SAN FRANCISCO -- It was a defeat, and it was frustrating, like most of the Giants' setbacks this season. But in their 7-5, 13-inning loss on Tuesday night to the Atlanta Braves, the Giants exhibited a quality they've rarely displayed in 2007: Resilience. Seemingly bound for their ninth shutout defeat of the year, which would have tied them with Pittsburgh and St. Louis for the National League lead, the Giants scored four ninth-inning runs to force extra innings. Then, even after Atlanta scored three runs in the 13th, the Giants loaded the bases in their half of the inning and narrowed their deficit before falling.
"I can only speak for myself, but it was actually the first time in a while that I had fun playing a game," said Rich Aurilia, who singled home a ninth-inning run and drew a walk in the 13th. "It felt like kind of a playoff atmosphere. It made me feel good, because a lot of things we've done this year haven't been too much fun. That was a positive to take out of it. We showed that we have a little bit of pride. You hate losing, but at least we went down swinging." The charged atmosphere Aurilia mentioned swirled mostly around Barry Bonds, whose home run total remained at 753, two behind all-time leader Hank Aaron. Challenged all night by Atlanta starter Tim Hudson, who repeatedly fed him fastballs over the plate, Bonds went 1-for-5 with a walk and has gone 14 at-bats since his last round-tripper. Bonds, who turned 43 on Tuesday, also batted .500 in left field. Brian McCann's fourth-inning pop fly fell in front of him for a single that contributed to Atlanta's three-run uprising. But in the 10th, Bonds robbed McCann of a leadoff hit by darting to his right and making a sliding catch. "That changes that whole inning right there," said right-hander Randy Messenger, who worked the first of his career-high three relief innings in the 10th. "Instead of starting with one out, it could have started with a runner on second or third if it got past him. It made me feel a lot more at ease that we were going to get this game." Giants manager Bruce Bochy refused to commit himself when asked whether Bonds would play on Wednesday after working overtime in this game. "We'll wait and see," Bochy said. "I'll see how he's feeling tomorrow." The Giants couldn't have felt too good as Hudson entered the ninth with a five-hit shutout. The Giants had moved only one runner into scoring position to that point. Then Omar Vizquel and Randy Winn walked to start the inning. Hudson recovered as Bonds popped up and Ryan Klesko flied out. But Aurilia, after falling behind on the count, 0-2, scored Vizquel by poking his single to left field. Bob Wickman relieved Hudson and yielded Pedro Feliz's two-run double to left-center field. Pinch-hitter Bengie Molina grounded a single into left, scoring Feliz with the tying run. The hit was typical of Molina, who's batting .373 (19-for-51) with runners in scoring position and two outs. "You can't have a better hitter with the game on the line than Bengie," Bochy said. It wasn't enough. Julio Franco drew a one-out walk from Jonathan Sanchez (1-2) to open Atlanta's go-ahead rally in the 13th. Pinch-hitter Yunel Escobar singled to center field. With a 2-2 count on Willie Harris, Sanchez flung a wild pitch that advanced the runners, but the Giants got a temporary reprieve when Aurilia fielded Harris' grounder and threw out pinch-runner Chris Woodward at home. Escobar and Harris scored as Edgar Renteria doubled into the left-field corner on a 1-1 pitch. Chipper Jones, who doubled during the Braves' big fourth and homered in the fifth, brought home Renteria with a single. The undaunted Giants surged again in their half of the inning. After Bonds coaxed a one-out walk from Wil Ledezma, Ryan Klesko hit a grounder to first baseman Chris Woodward, who entered the game in the top of the 13th as a pinch-runner. Woodward's throw to second base struck Bonds in the back, putting Giants on first and second. Tyler Yates relieved Ledezma and walked Aurilia to load the bases. Feliz contributed once more with an RBI single to center. But Molina flied out on the first pitch and Fred Lewis took a called third strike. "It'd be nice if we could get some things to go our way every once in a while," Messenger said.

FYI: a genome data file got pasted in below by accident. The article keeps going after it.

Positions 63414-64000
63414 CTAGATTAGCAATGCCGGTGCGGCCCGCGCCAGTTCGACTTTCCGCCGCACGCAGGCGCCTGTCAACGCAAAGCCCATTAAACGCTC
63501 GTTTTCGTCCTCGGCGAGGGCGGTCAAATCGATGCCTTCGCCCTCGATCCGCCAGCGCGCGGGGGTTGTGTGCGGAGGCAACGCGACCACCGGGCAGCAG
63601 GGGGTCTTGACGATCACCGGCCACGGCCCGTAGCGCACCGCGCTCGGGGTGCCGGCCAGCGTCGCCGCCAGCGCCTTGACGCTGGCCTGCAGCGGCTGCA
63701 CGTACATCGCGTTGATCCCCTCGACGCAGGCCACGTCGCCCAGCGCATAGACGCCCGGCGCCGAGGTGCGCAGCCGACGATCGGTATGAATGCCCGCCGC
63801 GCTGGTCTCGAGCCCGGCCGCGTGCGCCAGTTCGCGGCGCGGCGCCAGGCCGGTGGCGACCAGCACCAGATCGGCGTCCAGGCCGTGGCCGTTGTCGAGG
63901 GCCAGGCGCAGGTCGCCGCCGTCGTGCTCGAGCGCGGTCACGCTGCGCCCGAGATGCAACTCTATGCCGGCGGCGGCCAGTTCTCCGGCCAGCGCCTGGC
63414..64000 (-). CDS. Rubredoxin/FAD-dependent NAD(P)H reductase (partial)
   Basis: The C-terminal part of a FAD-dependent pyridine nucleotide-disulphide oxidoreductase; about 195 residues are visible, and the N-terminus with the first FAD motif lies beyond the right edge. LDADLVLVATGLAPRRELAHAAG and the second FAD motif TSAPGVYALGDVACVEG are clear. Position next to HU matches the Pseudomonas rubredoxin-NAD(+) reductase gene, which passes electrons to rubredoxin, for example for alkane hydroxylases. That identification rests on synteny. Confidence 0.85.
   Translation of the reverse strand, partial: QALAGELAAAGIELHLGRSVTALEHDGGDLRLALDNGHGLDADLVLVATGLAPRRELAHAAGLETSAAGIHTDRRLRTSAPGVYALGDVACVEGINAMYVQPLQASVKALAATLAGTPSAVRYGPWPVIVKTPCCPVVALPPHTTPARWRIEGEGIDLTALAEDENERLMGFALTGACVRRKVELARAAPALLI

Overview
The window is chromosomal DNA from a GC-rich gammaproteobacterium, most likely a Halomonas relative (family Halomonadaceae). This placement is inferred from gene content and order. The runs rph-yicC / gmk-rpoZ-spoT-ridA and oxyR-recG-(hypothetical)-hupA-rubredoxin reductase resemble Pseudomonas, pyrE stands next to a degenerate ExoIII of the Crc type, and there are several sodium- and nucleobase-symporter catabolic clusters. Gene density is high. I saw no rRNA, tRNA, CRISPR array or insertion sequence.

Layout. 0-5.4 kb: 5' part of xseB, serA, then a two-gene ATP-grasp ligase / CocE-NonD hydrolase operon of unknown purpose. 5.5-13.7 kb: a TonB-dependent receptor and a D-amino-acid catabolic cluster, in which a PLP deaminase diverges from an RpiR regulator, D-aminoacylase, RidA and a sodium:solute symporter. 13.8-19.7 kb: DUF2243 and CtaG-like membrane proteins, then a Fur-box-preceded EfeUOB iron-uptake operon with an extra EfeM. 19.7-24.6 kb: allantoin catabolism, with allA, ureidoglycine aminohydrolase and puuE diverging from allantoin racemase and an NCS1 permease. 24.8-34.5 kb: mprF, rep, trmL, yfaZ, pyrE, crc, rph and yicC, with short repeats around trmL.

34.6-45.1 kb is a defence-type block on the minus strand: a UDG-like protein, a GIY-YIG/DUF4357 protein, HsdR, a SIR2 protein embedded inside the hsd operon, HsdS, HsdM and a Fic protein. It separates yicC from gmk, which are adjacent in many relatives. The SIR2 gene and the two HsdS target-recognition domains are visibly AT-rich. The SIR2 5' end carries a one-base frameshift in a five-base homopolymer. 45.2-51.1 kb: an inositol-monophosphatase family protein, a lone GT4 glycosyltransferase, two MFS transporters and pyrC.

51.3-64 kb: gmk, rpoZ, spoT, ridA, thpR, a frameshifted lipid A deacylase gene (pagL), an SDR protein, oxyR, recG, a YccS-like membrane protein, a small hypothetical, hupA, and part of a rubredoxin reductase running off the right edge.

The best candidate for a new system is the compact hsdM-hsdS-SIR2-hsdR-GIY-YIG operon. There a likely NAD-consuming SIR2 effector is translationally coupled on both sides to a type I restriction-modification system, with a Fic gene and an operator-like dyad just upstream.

Chris Haft is a reporter for MLB.com. This story was not subject to the approval of Major League Baseball or its clubs.